Matatu Origins Nairobi

The not so Patriotic and Loved Matatu Culture

Not so long ago, one Mr. John Michuki, the late, brought order in a much-touted chaotic industry. Some of us too young to remember I have to break it down a bit. There were the buses with a seating capacity of 45-55 and with an unknown standing capacity. There were also mini buses with a capacity of 35 and an unknown overloading capacity. Then came the rise of the popular 20 seater Nissans – the brand so strong albeit the Toyota Vans being more popular. “I’m taking a Nissan to town”, was a common statement. Loved even by me for the simple fact you did not have to stand. But here’s a throwback, remember we used to fit in four guys on every row of seats? Lucky for you if you did not have to face five plus guys followed with the statement “kaa square!”.

Then grew the so called “Matatu Culture”. A culture not very much our own. A Western brand of things. On my random account, it could have been 99% a Westernised idolised culture. Graffiti from yonder celebrating people who have never stepped into Africa, people who could care less about what happens in the “country” Africa.

Origins

I was convinced some time back that there should be an English word for our Matatus. Overheard it in some documentary talking of the “Share Taxi” culture in South Africa. We can call that one a shadow of the Kenyan one. You may have heard of the stories when guys used to pay 3 pence for a ride which in Kiswahili is “Mapeni Tatu” or short version “Matatu”

From the West side of the world to the East side of things here in Nairobi. The culture blossomed very well in Eastlands. Things were so bad. The boarding fare could be let’s say KES 50, but the actual fare you pay could be KES 100, and woe unto you if you don’t have “loose” money. (if you are reading this article in 10 years later, you may want to adjust for inflation and maybe corruption etc.). Things were also so good for some, the graffiti artists (the creative force, much respect to them tough I wish there was some mental challenge to what they do instead of drawing grass related items), screen sellers, sound systems, interior…

Order had to be brought in. We now have your normal 14 sitters, 25, 33, 45 and so on. Step one was to ensure all the Matatu operated in a standardised form. This was of course met with resistance, a strike that went on for weeks and almost paralysed operations in the country. But the government stood its ground, after all they knew these guys couldn’t go for long without returning to operations. They’ve got bills to pay, children to feed…

All these while the government is busy referring to the matatus as public transport. What you need to know is that Kenya does not have public transport. It is amusing when the government refers to privately owned buses, minibuses and vans as “public transport”. Even when implementing the cashless system that failed, they still referred to “public transport”. Public transport died with Nyayo bus somewhere in the 80s when Kenya Bus (the Stagecoach) was born out of a scandal. Of course, most of the things that go on in our brand of Kenya do not go without a scandal somewhere. Remember the seatbelts scandal? Speed governors?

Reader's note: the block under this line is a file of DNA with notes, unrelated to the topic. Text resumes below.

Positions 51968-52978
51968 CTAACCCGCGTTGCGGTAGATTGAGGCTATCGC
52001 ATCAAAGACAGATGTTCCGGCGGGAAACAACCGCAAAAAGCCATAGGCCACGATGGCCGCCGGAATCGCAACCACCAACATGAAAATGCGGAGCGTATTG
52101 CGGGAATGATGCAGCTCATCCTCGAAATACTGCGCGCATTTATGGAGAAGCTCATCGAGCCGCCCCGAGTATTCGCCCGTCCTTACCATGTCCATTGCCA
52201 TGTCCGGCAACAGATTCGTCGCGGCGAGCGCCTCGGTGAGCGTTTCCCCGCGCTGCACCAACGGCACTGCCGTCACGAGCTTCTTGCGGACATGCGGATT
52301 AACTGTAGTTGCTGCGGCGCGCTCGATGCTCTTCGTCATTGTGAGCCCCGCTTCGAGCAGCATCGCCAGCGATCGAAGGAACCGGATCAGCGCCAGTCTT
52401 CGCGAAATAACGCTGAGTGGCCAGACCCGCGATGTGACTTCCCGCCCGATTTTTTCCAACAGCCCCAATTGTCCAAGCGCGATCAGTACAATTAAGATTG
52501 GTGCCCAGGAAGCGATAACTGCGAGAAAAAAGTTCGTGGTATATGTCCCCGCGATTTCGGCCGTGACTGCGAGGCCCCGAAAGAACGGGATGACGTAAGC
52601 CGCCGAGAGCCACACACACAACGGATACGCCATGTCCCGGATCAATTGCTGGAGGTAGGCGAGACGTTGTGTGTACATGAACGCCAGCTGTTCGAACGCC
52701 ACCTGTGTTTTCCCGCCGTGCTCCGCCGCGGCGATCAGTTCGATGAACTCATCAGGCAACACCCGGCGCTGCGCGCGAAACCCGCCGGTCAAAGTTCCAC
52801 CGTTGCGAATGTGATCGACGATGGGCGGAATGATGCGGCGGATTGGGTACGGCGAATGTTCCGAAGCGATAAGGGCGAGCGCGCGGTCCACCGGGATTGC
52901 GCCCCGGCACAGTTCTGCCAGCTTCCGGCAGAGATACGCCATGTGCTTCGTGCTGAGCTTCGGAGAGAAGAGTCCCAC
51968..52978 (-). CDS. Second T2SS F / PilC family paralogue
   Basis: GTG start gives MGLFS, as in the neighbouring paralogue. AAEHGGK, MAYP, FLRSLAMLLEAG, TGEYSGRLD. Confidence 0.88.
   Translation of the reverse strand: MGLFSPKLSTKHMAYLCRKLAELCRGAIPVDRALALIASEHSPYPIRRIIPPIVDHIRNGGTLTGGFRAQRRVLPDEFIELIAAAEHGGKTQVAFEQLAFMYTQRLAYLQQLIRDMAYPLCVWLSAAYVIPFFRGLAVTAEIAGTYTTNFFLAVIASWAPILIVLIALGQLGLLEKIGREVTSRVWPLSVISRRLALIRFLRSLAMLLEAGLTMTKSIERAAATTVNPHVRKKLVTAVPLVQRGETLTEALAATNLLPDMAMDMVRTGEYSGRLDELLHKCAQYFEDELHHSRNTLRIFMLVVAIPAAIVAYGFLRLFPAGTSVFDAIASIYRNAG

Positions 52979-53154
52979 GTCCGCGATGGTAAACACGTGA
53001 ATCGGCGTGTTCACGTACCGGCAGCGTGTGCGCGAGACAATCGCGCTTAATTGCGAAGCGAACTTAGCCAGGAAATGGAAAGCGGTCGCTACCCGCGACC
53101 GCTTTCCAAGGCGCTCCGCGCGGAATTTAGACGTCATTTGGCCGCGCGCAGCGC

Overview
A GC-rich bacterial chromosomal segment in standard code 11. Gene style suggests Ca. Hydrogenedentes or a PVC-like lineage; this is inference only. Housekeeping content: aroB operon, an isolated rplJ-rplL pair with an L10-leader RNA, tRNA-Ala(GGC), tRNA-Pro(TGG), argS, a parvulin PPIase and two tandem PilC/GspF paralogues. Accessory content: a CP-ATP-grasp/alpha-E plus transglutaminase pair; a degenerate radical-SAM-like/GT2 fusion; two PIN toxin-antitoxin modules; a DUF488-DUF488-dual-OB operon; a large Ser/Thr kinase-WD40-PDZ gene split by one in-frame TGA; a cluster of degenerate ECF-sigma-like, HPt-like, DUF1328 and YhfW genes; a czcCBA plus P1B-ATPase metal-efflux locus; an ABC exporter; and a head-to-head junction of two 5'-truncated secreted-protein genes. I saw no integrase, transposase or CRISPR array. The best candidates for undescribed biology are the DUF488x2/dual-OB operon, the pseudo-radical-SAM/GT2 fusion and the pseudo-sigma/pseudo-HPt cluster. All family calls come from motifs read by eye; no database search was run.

The Return

The President gave an order, an executive one, to allow the “creation of jobs”. Allow the youth to express their creativity (sometimes vulgar). I saw one with some strange and funny text by the driver’s door, “My Driving Scares Me Too”. If it died in the East, it was reborn in the Dusty South, a place far away from Nairobi, a place some claim you need a passport to reach there… Ongata Rongai.

I doubt there’s a suburb that can now claim the return of this culture like Rongai. I must admit, I do admire the creative work behind these matatus. It is our own version of FMF (Funk Master Flex) or West Coast Customs. The admiration ends there because what follows is the chaos, the very same chaos the government tried to put an end to. The deafening music, the whistling exhausts (I bet they do not know how much damage this does to the vehicle), and then there’s what I refer to us the death escort i.e. the driver!

Is it a wonder then that most fatal accidents involve these death escorts? I normally say you can link anything wrong with Kenya to corruption. There’s a critical failure in the entire transport system and to remedy this will need a culture change… some sort of rebranding.

The Cry

There’s an unbecoming anger, some sort of growing road rage by road users in Kenya. We must remember it starts from thyself. Be the one that gives way to the driver ahead, not the competing one. Be the artist that draws the Kenyan Culture on the Matatus. There’s so much to draw locally, from Genge Legends such as Jua Cali (I had to… love his music), Hip Hop legends such as Ukoo Flani and E-Sir, Gospel forces such as Mercy Masika, Daddy Owen… and this is just music alone!

Be the owner of the Matatu with responsible Graffiti, not the strippers on the 125 or the weed on the 58!
… and then maybe, just maybe we can Kenyanise a responsible Matatu Culture… Really?!

Related post

Leave a Comment

Your email address will not be published.

This site uses Akismet to reduce spam. Learn how your comment data is processed.

Send this to a friend